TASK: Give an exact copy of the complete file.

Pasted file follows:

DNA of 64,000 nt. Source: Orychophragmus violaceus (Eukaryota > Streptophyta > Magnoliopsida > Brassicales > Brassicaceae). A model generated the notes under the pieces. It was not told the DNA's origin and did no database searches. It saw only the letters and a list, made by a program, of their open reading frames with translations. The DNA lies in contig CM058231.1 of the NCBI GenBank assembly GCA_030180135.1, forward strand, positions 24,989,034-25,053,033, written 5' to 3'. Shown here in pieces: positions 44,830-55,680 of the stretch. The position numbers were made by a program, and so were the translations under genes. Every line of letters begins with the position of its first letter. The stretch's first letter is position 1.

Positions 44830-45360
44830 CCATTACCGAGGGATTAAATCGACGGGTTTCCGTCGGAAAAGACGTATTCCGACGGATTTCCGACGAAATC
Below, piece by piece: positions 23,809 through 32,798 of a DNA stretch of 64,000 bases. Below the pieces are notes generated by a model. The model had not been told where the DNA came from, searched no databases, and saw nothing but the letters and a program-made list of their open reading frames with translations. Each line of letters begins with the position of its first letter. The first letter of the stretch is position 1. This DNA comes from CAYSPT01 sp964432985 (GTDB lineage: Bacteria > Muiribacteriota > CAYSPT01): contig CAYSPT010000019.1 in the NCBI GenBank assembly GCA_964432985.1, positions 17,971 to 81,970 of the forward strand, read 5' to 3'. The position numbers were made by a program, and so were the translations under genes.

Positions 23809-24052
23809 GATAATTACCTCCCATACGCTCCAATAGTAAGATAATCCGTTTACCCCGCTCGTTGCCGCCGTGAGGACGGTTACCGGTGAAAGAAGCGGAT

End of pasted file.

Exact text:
DNA of 64,000 nt. Source: Orychophragmus violaceus (Eukaryota > Streptophyta > Magnoliopsida > Brassicales > Brassicaceae). A model generated the notes under the pieces. It was not told the DNA's origin and did no database searches. It saw only the letters and a list, made by a program, of their open reading frames with translations. The DNA lies in contig CM058231.1 of the NCBI GenBank assembly GCA_030180135.1, forward strand, positions 24,989,034-25,053,033, written 5' to 3'. Shown here in pieces: positions 44,830-55,680 of the stretch. The position numbers were made by a program, and so were the translations under genes. Every line of letters begins with the position of its first letter. The stretch's first letter is position 1.

Positions 44830-45360
44830 CCATTACCGAGGGATTAAATCGACGGGTTTCCGTCGGAAAAGACGTATTCCGACGGATTTCCGACGAAATC
Below, piece by piece: positions 23,809 through 32,798 of a DNA stretch of 64,000 bases. Below the pieces are notes generated by a model. The model had not been told where the DNA came from, searched no databases, and saw nothing but the letters and a program-made list of their open reading frames with translations. Each line of letters begins with the position of its first letter. The first letter of the stretch is position 1. This DNA comes from CAYSPT01 sp964432985 (GTDB lineage: Bacteria > Muiribacteriota > CAYSPT01): contig CAYSPT010000019.1 in the NCBI GenBank assembly GCA_964432985.1, positions 17,971 to 81,970 of the forward strand, read 5' to 3'. The position numbers were made by a program, and so were the translations under genes.

Positions 23809-24052
23809 GATAATTACCTCCCATACGCTCCAATAGTAAGATAATCCGTTTACCCCGCTCGTTGCCGCCGTGAGGACGGTTACCGGTGAAAGAAGCGGAT